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BWW Review: ROMEO AND JULIET Enthralls with Uniqueness

This past weekend, Actors from the London Stage for Shakespeare at Notre Dame put on a unique rendition of William Shakespeare's classic, Romeo and Juliet. Taking place on a mostly barren stage except for a mixture of props, clothing items, and some chairs, five actors, dressed in plain clothing, played 21 characters among themselves in the star-crossed lover's drama. The production was absolutely captivating, from start to finish; that's because the unusual structure in which this timeless story was told, and was unquestionably successful.

It's hard not to wonder, with Shakespeare already being considered confusing for most people, how enjoyable this show was going to be when you added in the roller coaster of five people playing 21 diverse characters. Before the start of the actual story, the actors performed a comical bit pointing out all the different props and accoutrements that would be used for the show and what their general purpose would be. They also gave a little taste, along with a brief add-on costume change, of each character that was in the show - a blessing, as it put more than a few things into framework before the seemingly complex show began.

The five-person cast was a definite success, and not a hindrance, because being able to tell who was playing who in any given scene was not an issue at all, as each actor was exceptionally skilled and talented and therefore differentiating between the characters (even when actors switched between them simultaneously) was not difficult at all. The five actors embodied each character wholly, with voices, physical attributes, habits, and more, elected to each character. They also slipped into each character with ease, never faltering in the commitment to each one, even if they were only played for a few moments. They were well-paced in their speech, loud in their volume, and very easily understood. Even more impressive was that the actors played characters for only a few moments, they could muster up intense emotions as if the character had been there the entire time, and had been building up emotions for a while. The grandeur of their performances, even if stripped of production embellishments, was so well done that even someone who might struggle with the heavy language could be completely enticed and captivated.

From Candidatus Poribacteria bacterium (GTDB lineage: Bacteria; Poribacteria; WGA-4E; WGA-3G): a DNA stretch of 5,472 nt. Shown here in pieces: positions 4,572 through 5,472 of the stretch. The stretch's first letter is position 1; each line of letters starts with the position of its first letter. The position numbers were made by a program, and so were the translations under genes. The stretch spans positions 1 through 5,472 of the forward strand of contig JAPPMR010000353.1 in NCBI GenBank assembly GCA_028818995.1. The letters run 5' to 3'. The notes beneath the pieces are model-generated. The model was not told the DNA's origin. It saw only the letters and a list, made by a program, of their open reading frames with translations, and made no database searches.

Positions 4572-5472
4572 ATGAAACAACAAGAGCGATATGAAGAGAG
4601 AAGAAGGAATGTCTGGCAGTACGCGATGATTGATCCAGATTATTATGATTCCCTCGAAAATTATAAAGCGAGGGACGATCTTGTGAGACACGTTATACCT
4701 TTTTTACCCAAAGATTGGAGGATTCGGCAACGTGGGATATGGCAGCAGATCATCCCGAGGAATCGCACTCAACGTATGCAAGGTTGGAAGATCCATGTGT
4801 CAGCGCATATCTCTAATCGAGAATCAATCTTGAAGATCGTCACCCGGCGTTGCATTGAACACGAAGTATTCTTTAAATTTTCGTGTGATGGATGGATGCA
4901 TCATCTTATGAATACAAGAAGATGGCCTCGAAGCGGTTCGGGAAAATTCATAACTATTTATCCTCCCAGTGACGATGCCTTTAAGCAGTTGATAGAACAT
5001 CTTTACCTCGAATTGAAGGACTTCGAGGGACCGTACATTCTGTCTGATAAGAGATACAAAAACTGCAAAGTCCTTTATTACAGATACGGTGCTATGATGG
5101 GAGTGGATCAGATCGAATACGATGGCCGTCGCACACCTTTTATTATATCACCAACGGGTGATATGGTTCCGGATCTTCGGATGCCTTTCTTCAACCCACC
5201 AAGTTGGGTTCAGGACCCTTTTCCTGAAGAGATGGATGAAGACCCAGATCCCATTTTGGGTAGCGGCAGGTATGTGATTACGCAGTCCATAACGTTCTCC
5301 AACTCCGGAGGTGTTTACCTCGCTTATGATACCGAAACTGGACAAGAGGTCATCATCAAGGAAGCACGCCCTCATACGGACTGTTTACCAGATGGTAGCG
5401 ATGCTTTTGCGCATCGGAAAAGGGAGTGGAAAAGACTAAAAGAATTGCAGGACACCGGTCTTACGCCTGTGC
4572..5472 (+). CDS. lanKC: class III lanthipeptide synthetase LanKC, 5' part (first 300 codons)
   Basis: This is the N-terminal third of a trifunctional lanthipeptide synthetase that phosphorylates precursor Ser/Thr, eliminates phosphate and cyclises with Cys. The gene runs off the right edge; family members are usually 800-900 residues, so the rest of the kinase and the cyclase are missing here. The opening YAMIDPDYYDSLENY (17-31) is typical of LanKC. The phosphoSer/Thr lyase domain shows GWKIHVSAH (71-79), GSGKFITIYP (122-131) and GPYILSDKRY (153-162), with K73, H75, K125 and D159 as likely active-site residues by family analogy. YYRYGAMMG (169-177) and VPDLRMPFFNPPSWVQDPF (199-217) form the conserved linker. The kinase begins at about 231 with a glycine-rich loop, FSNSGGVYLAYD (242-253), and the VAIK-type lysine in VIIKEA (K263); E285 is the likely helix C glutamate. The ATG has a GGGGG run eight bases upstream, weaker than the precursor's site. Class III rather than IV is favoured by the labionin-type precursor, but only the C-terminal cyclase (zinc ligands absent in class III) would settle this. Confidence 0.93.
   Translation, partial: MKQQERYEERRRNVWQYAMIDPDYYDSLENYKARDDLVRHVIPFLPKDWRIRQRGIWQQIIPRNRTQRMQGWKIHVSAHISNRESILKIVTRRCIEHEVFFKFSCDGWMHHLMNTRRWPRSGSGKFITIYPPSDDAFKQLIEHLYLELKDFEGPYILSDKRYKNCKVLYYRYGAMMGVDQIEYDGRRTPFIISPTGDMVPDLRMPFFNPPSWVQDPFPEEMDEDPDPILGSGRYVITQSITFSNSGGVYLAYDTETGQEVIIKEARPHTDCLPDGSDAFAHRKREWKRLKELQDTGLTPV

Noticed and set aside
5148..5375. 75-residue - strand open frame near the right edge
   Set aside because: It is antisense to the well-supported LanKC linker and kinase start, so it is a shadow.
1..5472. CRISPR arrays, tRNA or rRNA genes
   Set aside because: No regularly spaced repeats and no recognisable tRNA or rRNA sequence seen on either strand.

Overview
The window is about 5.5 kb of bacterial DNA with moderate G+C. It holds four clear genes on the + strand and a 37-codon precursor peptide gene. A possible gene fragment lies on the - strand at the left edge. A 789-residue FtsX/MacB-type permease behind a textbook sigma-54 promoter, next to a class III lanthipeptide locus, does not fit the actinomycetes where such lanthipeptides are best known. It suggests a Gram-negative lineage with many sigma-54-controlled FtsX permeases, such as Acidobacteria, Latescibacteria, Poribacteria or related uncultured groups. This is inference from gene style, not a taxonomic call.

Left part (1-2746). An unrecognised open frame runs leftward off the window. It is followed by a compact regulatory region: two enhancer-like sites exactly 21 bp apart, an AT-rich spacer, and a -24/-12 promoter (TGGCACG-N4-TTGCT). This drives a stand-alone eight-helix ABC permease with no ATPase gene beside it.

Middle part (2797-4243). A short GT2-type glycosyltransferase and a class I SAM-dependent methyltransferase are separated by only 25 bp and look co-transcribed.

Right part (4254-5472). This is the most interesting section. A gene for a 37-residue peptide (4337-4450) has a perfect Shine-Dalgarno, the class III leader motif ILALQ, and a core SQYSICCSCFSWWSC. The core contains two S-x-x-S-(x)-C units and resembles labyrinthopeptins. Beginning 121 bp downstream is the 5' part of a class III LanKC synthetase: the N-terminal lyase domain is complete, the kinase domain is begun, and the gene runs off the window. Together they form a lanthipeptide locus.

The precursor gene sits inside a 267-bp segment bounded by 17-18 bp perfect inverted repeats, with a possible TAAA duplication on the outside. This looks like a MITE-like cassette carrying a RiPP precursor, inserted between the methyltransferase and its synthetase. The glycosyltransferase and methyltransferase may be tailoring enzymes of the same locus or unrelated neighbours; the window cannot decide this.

What's even greater is that even though Romeo and Juliet is a tragedy, this production of it was funny, if not hilarious, at times. The actors played up the comedy that could be gleaned from Shakespeare's words and even added their own, without devaluing the quality of the intense drama. The humor was a welcome choice, since the show is so heavy.

Another testament to the highly artistic group were their choices outside of Shakespeare's words. Whether it was captivating sword fights, cleverly used props, or a whole dance sequence to a modern song, there wasn't a moment to be found where you weren't utterly captivated by the groups creativity.

The only negative thing that could be said for Romeo and Juliet is that there were not more performances of it. The actor's renditions were so powerful and the production so creative, that it should have run a few more times to allow more people to see such a great piece of theatre. Hopefully, Shakespeare at Notre Dame and the Actors from the London Stage keep up the same stunning quality of work. Be sure to watch out for more productions in hopes of catching the next incredible show.

Photo Credit: Peter Ringenberg

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From This Author Katherine Waddell